> I think your opening "think about it" sums it up best. The answer is > not obvious to me. I do personally hold some Platonic belief that each > of the natural numbers, even all of those between 1 and googolplex, have > an abstract existence. But I regard my viewpoint as more a statement of > faith (perhaps something that is quote self evident unquote) than > anything else. I think that questioning my viewpoint is a reasonable > thing to do and not at all crankish.
I believe worrying about the existence of any given element of the set of all natural numbers is missing the point. The difference I perceive between infinite sets and finite sets is structural. Even if we to admit the concept of infinite sets into our weltanschauung, we should understand that they are structurally different from finite sets. With a well ordered finite set, we can count from either end. Reversing the order makes sense, etc. We can't do that with infinite sets.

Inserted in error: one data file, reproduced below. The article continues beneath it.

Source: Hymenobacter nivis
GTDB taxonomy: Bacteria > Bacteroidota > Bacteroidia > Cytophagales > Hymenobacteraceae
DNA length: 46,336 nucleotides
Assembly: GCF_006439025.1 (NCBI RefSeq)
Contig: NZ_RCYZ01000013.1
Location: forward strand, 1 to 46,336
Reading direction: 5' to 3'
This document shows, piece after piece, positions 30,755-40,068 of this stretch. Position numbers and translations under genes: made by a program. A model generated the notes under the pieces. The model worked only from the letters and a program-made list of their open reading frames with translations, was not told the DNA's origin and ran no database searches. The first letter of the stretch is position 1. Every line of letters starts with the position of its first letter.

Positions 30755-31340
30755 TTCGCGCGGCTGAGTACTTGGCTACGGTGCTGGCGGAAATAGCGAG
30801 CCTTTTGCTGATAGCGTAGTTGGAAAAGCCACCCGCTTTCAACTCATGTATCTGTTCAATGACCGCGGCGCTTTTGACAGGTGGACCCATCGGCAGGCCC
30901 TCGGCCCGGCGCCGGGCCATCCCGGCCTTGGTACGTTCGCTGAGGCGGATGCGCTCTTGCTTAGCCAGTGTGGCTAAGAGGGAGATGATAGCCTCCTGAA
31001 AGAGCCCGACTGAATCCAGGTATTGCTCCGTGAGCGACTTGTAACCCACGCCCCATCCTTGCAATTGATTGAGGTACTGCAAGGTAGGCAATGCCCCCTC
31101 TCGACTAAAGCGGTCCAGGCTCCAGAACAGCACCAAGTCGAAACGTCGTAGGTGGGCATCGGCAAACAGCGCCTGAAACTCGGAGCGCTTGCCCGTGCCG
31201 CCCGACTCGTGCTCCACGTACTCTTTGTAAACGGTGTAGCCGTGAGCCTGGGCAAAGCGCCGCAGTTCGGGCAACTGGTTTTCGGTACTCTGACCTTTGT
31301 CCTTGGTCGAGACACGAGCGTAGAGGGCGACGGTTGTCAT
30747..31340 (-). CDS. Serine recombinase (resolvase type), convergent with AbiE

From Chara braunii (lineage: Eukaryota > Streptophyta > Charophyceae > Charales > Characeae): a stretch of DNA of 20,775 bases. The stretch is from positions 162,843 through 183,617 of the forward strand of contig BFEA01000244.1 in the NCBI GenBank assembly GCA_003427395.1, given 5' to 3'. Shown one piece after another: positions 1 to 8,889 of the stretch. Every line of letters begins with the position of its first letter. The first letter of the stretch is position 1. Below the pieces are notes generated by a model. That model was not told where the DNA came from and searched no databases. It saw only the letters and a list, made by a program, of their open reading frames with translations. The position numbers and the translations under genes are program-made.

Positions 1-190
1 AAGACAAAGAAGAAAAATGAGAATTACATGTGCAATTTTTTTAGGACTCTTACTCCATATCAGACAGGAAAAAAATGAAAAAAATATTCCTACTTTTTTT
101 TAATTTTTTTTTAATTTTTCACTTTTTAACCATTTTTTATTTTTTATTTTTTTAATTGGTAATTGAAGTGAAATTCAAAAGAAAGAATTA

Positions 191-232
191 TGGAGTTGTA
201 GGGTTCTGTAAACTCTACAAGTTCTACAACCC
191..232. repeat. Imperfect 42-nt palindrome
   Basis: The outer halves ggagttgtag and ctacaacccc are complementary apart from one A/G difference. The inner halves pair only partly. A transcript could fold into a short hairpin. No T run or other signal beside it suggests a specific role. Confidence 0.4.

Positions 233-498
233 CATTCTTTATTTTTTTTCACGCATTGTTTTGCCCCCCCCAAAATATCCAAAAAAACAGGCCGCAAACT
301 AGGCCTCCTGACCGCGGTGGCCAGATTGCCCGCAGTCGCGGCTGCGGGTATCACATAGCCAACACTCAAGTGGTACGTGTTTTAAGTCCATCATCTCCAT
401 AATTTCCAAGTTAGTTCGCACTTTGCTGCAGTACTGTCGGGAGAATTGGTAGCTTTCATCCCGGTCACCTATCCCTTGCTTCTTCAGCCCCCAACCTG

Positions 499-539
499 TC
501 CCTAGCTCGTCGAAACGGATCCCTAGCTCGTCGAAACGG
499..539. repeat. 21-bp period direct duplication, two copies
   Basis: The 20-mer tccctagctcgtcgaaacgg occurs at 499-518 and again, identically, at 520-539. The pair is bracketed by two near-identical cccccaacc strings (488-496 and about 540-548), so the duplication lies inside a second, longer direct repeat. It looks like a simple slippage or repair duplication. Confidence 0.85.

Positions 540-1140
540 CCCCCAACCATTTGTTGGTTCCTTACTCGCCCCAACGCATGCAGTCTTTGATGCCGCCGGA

> My statement is aimed more at people reponding to this thread than > mathematicians in general. Some very serious and talented > mathematicians have very little idea about the foundations of math. And > I say all the power to them.
I believe there is some confusion regarding the meaning of "axiom". There are at least two distinct connotations that I am aware of. One is "a self-evident truth neither in need of, nor admitting proof". That is the original meaning of the term. Another meaning is "an arbitrarily chosen propositional form admitted into a system without derivation." When people speak of the axioms of logic they typically mean the former. When they speak of the axioms of a group, they mean the latter. As I've said elsewhere, I believe it is a misuse of the term 'axiom' to call the properties of a group 'the axioms of a group'. We can meaningfully call them the axioms of group theory when talking about the closed system of group theory. When we observe that the Lorentz transformations form a group, we would be in error to claim that they satisfy the axioms of a group. In that context, the properties we are erroneously calling axioms are derived.
For myself, I'm still not convinced Euclid's axioms are down for the count. Before anybody jumps on this in haste, bear in mind that my first exposure to Euclidian geometry was in the context of learning about non-Euclidian geometry. -- Nil conscire sibi